Short-term savings: If you want to invest securely and save for short time horizons – e.g., to buy a vehicle, etc., short-term FDs could be ideal for you.
Very Secure: Short-term FDs are largely unaffected by market fluctuations. The return on them is assured by the bank.
Avail loans: Short-term FDs can be used as collateral to avail loans of up to 95% of their value. There is no need for a guarantor if you use the FD as collateral.
Nomination facility: There is an option to nominate beneficiaries for the FD investment.
Emergency Withdrawal: The investment in an FD can be withdrawn prematurely if the need arises. However, a small penalty is charged for an early withdrawal.
Liquidity: The term of less than one year makes your funds liquid, and you can re-evaluate your investment options at the end of that period.
Any Indian resident is eligible to invest in a short term FD. Some banks offer this facility to NRIs as well. It is also possible for minors to invest in a short term FD with their legal guardians as custodians. Hindu Undivided Families (HUFs) can also invest in short-term FDs.
However, many banks usually ask you to have a savings account with them, so that it is easy for them to credit your interest payments to your account.
Fixed deposits have traditionally enjoyed a lot of trust among Indians. With their assured fixed returns and ease of availability, fixed deposits continue to be the instrument of choice for short-term investment. Furthermore, the hassle-free process is another factor why people choose to invest in short term FDs. You must evaluate all available instruments and choose the one that meets your needs.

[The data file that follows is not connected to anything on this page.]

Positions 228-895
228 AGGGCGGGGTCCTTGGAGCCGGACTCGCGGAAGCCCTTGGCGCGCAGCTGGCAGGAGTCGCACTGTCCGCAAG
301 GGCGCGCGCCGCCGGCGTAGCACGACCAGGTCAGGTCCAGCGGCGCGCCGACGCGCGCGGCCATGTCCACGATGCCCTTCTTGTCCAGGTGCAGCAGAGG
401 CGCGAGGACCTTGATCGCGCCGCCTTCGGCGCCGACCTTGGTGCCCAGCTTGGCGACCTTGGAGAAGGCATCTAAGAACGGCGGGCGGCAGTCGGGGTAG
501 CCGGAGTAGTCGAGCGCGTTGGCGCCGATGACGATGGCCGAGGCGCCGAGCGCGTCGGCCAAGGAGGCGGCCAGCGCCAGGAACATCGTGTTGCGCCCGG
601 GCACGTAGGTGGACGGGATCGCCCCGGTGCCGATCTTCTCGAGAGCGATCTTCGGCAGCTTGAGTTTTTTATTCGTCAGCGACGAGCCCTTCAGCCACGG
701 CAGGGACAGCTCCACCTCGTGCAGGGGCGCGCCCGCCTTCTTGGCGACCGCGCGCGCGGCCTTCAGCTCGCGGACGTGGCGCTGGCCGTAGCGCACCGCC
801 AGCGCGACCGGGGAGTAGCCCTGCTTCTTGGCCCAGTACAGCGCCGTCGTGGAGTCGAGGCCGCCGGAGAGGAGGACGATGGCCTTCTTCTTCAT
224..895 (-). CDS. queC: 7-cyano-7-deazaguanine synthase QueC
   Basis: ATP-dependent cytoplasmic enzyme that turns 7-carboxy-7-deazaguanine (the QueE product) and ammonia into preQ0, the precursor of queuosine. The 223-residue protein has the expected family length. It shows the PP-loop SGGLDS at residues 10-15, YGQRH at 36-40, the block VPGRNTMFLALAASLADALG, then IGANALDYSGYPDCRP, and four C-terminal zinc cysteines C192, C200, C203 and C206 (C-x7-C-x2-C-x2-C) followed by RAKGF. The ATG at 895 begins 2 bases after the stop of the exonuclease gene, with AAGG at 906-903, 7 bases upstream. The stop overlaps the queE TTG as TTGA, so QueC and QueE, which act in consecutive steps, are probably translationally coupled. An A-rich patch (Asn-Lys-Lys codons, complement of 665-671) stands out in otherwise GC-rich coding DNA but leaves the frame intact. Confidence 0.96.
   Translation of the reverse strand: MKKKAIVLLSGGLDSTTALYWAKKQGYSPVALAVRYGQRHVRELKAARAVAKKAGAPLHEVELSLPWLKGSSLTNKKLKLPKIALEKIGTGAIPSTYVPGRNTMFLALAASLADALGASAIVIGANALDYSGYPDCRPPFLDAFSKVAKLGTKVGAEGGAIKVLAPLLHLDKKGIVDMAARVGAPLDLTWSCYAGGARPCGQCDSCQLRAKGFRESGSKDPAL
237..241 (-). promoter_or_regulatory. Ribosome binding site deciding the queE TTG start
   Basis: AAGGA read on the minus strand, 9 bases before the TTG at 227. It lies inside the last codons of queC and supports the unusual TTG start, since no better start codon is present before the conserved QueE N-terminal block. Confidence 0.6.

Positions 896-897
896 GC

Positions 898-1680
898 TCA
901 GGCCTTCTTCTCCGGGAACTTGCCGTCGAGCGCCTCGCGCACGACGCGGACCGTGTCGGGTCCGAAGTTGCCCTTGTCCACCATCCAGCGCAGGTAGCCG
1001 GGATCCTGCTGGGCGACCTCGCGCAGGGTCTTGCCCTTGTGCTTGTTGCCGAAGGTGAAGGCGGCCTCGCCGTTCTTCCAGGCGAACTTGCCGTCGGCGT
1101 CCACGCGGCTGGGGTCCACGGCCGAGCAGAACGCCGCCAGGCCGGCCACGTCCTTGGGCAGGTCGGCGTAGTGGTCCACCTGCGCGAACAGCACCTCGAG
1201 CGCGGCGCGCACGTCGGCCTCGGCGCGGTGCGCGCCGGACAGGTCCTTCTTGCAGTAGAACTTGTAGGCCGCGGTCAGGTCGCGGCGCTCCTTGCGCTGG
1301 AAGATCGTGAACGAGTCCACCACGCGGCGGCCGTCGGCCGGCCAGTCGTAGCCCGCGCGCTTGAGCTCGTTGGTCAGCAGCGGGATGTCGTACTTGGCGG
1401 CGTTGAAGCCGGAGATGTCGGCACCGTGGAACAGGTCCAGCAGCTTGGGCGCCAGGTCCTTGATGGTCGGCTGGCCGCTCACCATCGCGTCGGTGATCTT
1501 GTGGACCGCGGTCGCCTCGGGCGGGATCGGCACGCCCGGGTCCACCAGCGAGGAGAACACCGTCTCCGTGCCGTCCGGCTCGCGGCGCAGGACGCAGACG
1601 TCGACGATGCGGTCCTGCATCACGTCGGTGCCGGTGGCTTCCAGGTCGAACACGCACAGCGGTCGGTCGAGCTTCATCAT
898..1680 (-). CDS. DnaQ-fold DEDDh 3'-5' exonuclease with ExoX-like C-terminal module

What is the taxation on short-term FDs?
The income from short term fixed deposits is taxed as per the provisions of the Income Tax Act, 1961. According to this, all the interest earnings above Rs. 10,000 are taxed as per your current income slab. The exempt amount of Rs. 10,000 is for all the interest earnings combined from different sources like deposits and savings accounts.
What is the minimum tenure for short-term FDs?
The minimum tenure for short-term FDs is seven days.
Can NRIs open short-term FD accounts?
Banks usually offer short-term FDs only to Indian residents. Some banks, however, do provide short term FDs to NRIs. The currency of deposit, taxation and whether it is repatriable, however, differ based on the type of account – NRE or NRO. NRIs having a foreign income and looking to invest in FDs in India can invest through an NRE fixed deposit. NRIs earnings in India can be invested in FDs through an NRO account. These earnings can include rent, pension, etc.
How should I choose between a short-term FD and a long-term FD?
Long-term FDs offer higher interest rates. Therefore, if you are okay with locking in your amount for a longer duration, you should go for a long-term FD. Else, it would be better if you opt for a short-term FD.
Can I lose money in a fixed deposit?
There are two potential risks to investing in an FD. Interest rate risk means you will lose the notional returns you could have obtained with rising interest rates. The second is the risk of the bank defaulting. One safeguard here is that deposits of up to Rs. 5 lakhs are guaranteed by Deposit Insurance and Credit Guarantee Corporation (DICGC).